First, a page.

The giant panda has been taken off the endangered species list after decades of conservation efforts.
An estimated 1,864 giant pandas lived in the wild in China in 2014, up from 1,596 just 10 years earlier, an International Union for Conservation of Nature census found.
“The recovery of the panda shows that when science, political will, and engagement of local communities come together, we can save wildlife and also improve biodiversity,” World Wildlife Fund Director General Marco Lambertini said.
The panda will remain with a designation of “vulnerable,” which means it still has a risk of extinction. And despite dedicated wildlife reserves for giant pandas throughout China, climate change could wipe out 35 percent of panda’s bamboo in the next 80 years. Still, the new designation is a major victory for conservation efforts, which are widely responsible for the panda’s rebounding population.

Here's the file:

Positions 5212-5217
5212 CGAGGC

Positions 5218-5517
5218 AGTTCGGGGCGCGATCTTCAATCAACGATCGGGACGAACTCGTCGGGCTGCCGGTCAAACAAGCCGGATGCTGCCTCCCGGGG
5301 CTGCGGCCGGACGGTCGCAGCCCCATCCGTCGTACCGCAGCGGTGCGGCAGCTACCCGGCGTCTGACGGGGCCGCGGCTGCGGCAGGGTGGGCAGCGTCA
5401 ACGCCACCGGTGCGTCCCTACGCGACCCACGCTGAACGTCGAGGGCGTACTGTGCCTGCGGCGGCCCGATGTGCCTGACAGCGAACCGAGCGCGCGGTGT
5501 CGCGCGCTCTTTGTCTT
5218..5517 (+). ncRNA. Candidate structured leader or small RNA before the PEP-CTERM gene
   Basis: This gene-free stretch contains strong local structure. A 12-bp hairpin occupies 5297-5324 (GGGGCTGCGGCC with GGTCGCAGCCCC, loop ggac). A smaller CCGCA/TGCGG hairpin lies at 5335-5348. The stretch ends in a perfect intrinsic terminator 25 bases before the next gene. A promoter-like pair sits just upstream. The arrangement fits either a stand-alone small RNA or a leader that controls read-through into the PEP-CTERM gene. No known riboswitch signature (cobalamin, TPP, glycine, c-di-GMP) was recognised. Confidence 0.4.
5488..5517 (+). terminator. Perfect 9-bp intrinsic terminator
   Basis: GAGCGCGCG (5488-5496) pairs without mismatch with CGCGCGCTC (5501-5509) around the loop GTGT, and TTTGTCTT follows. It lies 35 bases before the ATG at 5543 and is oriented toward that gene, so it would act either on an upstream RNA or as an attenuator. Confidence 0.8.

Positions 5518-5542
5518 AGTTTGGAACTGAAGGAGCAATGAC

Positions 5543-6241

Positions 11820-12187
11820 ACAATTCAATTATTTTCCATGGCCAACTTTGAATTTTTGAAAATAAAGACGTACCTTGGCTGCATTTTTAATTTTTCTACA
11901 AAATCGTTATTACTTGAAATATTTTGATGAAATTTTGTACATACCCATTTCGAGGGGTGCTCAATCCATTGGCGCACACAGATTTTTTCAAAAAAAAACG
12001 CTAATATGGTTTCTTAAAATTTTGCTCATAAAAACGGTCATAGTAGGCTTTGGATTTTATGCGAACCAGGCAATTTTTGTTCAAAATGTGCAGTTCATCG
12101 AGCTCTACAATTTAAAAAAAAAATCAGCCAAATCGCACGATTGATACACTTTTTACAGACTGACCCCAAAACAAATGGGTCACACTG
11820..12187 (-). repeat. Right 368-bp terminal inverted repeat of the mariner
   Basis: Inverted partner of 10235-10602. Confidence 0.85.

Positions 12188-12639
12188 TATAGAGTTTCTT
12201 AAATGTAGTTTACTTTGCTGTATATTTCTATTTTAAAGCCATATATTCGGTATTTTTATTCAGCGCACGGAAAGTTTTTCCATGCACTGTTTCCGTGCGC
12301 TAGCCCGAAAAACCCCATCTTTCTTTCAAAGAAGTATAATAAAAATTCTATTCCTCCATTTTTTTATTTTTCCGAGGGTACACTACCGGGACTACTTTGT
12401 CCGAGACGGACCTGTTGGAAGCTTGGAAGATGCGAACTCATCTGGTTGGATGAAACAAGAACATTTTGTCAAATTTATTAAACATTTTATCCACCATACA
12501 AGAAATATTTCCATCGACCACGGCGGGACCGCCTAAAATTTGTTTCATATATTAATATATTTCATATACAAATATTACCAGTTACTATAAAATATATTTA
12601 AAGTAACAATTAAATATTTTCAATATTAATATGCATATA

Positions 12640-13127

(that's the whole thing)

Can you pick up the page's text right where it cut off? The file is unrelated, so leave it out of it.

Unfortunately, not all animals faced such positive news in the IUCN’s report. Eastern gorillas are now estimated to number below 5,000, raising its status from endangered to critically endangered.
Bertha R. Massie